Huge landslides, lava flows and tectonic forces have generated the stunning landscape seen in these images acquired by the DLR-operated HRSC camera system on board the Mars Express spacecraft.
Intense underground steam explosions that occurred during the crater formation process could be responsible for the central depressions present in these 'twin' craters, located on Thaumasia Planum, an elevated plateau that lies immediately to the south of Valles Marineris, the largest canyon in the Solar System.
For the first time, researchers at DLR have been able to carry out noise measurements inside a helicopter engine. To do so, researchers from the Division of Engine Acoustics at the DLR Institute of Propulsion Technology in Berlin used new hot gas microphone probes specially designed for investigating the processes responsible for noise generation.
The northern hemisphere of Mars is a single, massive lowland with only a few distinctive landscape features. Frequent, intense dust and sand storms are recurrent here over the course of the seasons. When this happens, the wind transports very small particles, which are either deposited in other locations, or, if they encounter rock, leave their mark through the effects of erosion.
Last week, the European Space Agency (ESA) announced its choice of scientific experiments for the JUICE Mission (JUpiter ICy moons Explorer). The decision taken involved two experiments developed by the German Aerospace Center (DLR) Institute of Planetary Research.
On 13 January 2013 the High Resolution Stereo Camera (HRSC), operated by the German Aerospace Center (Deutsches Zentrum für Luft- und Raumfahrt; DLR) on board ESA's Mars Express spacecraft, imaged the mouth of the Tinto Vallis region of Mars, southwest of Palos Crater.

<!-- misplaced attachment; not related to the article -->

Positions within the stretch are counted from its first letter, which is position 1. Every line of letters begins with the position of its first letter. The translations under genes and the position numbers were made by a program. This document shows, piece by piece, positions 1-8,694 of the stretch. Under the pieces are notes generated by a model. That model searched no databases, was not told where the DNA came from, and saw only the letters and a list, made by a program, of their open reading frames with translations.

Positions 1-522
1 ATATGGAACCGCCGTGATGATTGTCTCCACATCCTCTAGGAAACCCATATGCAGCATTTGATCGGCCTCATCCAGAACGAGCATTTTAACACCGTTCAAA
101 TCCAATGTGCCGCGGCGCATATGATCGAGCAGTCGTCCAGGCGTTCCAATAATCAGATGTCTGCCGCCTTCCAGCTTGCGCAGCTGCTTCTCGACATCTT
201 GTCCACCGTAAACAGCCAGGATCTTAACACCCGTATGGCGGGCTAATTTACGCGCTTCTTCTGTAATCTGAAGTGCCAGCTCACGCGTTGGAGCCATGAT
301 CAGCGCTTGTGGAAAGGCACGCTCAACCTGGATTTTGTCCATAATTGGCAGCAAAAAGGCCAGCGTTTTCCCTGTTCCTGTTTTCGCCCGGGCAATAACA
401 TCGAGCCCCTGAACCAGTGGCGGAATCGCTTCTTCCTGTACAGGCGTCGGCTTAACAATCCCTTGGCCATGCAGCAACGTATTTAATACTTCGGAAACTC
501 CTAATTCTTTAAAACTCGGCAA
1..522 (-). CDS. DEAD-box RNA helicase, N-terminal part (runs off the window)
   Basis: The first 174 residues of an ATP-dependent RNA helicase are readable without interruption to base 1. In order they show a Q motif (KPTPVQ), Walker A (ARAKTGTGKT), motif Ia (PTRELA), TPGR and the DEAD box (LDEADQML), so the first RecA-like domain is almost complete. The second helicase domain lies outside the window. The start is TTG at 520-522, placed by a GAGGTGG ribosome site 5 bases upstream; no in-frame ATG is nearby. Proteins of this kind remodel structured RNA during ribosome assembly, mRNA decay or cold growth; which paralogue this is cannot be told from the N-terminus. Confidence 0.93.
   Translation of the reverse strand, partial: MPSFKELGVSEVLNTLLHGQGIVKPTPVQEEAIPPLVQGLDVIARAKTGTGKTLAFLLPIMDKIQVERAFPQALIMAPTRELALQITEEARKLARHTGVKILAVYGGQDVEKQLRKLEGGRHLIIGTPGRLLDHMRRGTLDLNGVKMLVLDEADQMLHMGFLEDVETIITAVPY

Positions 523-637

As we look at the numerous graben and valleys that wind through the Martian highlands, it is not always clear which geological processes created them.
Observing a seasonal phenomenon has its own special appeal on Mars. As the planet's rotational axis has a slightly greater inclination to that of Earth, our planetary neighbour experiences distinct seasons too – except these last around twice as long since it takes nearly two Earth years for Mars to orbit the Sun.
To the naked eye there is nothing to see, and yet the small transparent container holds something never observed before. For the first time, scientists are studying asteroid dust collected by a spacecraft and returned to Earth. Ute Böttger, from the Institute of Planetary Research at the German Aerospace Center (Deutsches Zentrum für Luft- und Raumfahrt; DLR), belongs to one of 11 teams across the world that are carrying out scientific work on the asteroid particles from the Japanese Hayabusa mission.
Nereidum Montes, a chain of mountains over 1000 kilometres long, is part of the northern rim of Argyre Basin, the second largest impact basin on Mars. On 6 June 2012, the HRSC camera on board ESA's Mars Express spacecraft, which is operated by DLR, photographed a part of this mountain range